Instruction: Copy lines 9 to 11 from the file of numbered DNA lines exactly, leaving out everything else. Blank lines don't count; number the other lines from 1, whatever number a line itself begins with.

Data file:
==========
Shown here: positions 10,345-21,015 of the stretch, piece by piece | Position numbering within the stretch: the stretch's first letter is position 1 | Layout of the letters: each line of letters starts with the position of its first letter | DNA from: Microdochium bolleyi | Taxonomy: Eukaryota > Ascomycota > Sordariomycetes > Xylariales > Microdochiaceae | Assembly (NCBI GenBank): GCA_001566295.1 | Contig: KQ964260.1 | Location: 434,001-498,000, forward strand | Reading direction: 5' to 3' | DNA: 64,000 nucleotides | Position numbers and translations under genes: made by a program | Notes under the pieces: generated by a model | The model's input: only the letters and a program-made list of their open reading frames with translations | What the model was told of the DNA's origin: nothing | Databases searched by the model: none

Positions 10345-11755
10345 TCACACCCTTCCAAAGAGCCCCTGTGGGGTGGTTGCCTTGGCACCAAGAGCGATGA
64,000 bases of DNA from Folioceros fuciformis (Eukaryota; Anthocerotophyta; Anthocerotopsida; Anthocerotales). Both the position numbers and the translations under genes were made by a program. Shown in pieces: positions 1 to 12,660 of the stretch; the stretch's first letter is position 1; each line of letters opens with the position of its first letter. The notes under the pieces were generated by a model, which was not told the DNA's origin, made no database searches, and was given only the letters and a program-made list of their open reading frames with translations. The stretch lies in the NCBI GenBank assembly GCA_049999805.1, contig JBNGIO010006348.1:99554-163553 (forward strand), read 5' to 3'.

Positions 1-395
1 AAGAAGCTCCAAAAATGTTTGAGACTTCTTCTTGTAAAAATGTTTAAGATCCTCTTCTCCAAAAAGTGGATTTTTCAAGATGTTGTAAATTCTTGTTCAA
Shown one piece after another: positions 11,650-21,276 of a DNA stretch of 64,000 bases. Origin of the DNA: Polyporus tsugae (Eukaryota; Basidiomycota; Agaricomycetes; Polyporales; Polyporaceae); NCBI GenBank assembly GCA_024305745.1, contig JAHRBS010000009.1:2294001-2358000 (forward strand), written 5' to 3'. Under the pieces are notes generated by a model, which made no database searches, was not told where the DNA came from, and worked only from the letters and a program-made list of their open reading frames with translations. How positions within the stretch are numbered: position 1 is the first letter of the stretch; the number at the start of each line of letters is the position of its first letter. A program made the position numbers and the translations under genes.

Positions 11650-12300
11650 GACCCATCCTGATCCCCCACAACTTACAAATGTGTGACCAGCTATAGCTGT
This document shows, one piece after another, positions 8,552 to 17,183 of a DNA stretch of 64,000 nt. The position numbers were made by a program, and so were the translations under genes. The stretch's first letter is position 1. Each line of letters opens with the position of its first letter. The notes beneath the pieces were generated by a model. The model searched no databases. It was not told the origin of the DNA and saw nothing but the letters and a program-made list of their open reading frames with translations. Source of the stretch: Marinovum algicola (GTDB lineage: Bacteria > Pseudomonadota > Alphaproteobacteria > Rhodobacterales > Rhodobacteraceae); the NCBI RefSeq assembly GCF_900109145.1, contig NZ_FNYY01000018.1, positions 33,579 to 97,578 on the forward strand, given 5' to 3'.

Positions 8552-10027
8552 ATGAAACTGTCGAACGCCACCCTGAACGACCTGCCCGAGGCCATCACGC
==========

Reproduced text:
11650 GACCCATCCTGATCCCCCACAACTTACAAATGTGTGACCAGCTATAGCTGT
This document shows, one piece after another, positions 8,552 to 17,183 of a DNA stretch of 64,000 nt. The position numbers were made by a program, and so were the translations under genes. The stretch's first letter is position 1. Each line of letters opens with the position of its first letter. The notes beneath the pieces were generated by a model. The model searched no databases. It was not told the origin of the DNA and saw nothing but the letters and a program-made list of their open reading frames with translations. Source of the stretch: Marinovum algicola (GTDB lineage: Bacteria > Pseudomonadota > Alphaproteobacteria > Rhodobacterales > Rhodobacteraceae); the NCBI RefSeq assembly GCF_900109145.1, contig NZ_FNYY01000018.1, positions 33,579 to 97,578 on the forward strand, given 5' to 3'.

Positions 8552-10027